What is greenwashing? Meaning explained and how it is used to mislead environmentally conscious audiences

Companies often use pro green advertising to give off the impression it or its product is less harmful to the environment

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With the world’s eyes on COP26, the climate crisis has been brought into sharp focus.

Discussions are ongoing between countries over where we find ourselves and how we can meet targets to reduce greenhouse gases, which harm the environment.

Activists, like Greta Thunberg, are also in Scotland with some encouraging governments to go further than what they are promising to preserve the planet for our and future generations.

Brazil has been accused of ‘greenwashing’ by Amazon forest defenders as ministers claim the country is a "longtime champion of the environmental agenda and an agrifood powerhouse".

So what does the term ‘greenwashing’ mean, how is it used and what advice is there around how to avoid or challenge countries or companies claiming to be eco friendly when that might not be the case...

What is greenwashing?

Greenwashing is a term used to describe when a country, company or product is providing misleading information or trying to promote a false impression of its green consciousness.

This can often tap into environmentally conscious audiences who are looking to believe something or use a product because of claims it is less harmful to the environment.

Greenwashing is a play on the term ‘whitewashing’ which is when there is a deliberate attempt to gloss over or conceal unpleasant or incriminating information.

What is green marketing?

Where greenwashing looks to deceive, green marketing is the term used to describe the promotion of genuine eco friendly intentions or products.

Green marketing promotions have legitimate eco friendly benefits.

How has greenwashing been used?

Greenwashing often exaggerates the truth or is a complete fabrication.

Products in the shop might be promoting ‘organic’, ‘recyclable’, ‘sustainable’ or ‘natural’ aspects which with a little investigation work might not prove to be true.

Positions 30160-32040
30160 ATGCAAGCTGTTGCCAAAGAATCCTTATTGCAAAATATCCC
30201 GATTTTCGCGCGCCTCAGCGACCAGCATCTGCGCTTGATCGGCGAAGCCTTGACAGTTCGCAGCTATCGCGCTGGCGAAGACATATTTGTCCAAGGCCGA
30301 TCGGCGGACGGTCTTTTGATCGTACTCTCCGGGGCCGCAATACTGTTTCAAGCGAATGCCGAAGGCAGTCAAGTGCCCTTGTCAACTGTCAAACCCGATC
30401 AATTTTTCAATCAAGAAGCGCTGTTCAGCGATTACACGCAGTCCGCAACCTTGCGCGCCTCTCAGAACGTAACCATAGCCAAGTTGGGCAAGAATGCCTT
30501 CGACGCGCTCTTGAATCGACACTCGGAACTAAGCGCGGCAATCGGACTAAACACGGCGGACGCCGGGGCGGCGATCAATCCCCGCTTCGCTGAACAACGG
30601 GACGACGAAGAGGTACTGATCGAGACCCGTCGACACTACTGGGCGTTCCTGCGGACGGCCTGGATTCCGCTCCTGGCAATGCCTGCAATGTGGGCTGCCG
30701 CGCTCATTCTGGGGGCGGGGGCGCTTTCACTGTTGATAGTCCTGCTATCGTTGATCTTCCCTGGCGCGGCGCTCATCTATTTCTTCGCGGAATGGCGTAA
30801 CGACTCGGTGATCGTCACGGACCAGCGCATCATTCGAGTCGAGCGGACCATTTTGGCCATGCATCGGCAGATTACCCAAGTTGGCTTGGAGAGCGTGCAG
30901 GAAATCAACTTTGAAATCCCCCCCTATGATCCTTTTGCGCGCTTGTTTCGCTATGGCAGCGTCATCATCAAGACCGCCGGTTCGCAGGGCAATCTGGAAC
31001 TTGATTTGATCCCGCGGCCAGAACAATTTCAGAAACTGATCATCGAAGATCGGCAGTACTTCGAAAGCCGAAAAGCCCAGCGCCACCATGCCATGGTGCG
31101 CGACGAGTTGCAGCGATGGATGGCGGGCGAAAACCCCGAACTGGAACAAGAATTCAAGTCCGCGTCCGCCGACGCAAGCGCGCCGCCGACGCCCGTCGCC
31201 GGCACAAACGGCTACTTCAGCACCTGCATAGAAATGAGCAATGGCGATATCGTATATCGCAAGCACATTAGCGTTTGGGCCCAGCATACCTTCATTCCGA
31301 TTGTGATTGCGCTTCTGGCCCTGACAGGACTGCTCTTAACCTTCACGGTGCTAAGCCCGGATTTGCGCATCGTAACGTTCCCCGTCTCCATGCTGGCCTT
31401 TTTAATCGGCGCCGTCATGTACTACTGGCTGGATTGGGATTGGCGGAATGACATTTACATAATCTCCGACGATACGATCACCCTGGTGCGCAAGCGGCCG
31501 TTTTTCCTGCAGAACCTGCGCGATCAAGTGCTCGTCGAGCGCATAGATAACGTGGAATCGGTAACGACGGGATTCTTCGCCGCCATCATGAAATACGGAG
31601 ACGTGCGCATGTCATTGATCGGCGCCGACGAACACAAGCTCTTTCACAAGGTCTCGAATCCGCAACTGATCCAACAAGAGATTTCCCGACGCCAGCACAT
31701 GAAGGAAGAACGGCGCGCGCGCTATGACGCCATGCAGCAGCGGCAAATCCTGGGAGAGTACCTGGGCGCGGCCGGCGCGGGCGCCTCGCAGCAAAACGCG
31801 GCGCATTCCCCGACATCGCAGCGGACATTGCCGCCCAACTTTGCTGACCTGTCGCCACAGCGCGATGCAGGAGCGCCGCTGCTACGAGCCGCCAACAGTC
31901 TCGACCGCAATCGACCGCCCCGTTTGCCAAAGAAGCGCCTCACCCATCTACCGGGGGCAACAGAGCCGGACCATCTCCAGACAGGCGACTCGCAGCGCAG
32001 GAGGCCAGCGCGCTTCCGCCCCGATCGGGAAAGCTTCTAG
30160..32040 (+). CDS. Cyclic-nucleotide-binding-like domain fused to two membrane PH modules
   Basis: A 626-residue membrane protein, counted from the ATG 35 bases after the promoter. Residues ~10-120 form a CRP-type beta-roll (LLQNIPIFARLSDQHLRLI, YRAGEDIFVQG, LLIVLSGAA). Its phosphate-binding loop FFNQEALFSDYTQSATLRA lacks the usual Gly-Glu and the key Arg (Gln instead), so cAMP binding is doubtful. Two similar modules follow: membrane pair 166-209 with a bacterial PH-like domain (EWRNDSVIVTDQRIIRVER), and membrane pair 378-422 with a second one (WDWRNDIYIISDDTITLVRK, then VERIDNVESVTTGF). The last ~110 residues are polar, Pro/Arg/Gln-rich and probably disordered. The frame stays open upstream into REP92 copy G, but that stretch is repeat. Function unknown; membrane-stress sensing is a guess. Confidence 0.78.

It is a term which originated from the 1960s when some hotels asked guests to reuse their towels to help save the environment, when in turn hotels benefitted from lower laundry costs.

Advice on avoiding greenwashing companies or products

If you are an environmentally conscious consumer then there are ways to make sure what you are buying is as green as the promotional claims.

The online guide One Green Planet lists five tips on making conscious choices that help people, animals and the planet and helps you cut through company greenwashing.

  • Be mindful of vague buzzwords: look for evidence which proves the product is backing up its claims, such as the recycling print
  • Idyllic imagery: often companies will use pictures of forests or mountains to give off the impression it is closely aligned to nature
  • Hidden parent company: large conglomerates sometimes create smaller brands to push an environmentally friendly agenda disguised as greenwashing
  • Lack of transparency: often companies that are more eco friendly are proud of what they do and will devote sections of their website to its company values
  • Counter-intuitive values: be mindful of claims that are contrary to common sense expectations, such as water companies claiming to be natural but packaging the water in plastic bottles - a material which can take 450 years to break down in the environment

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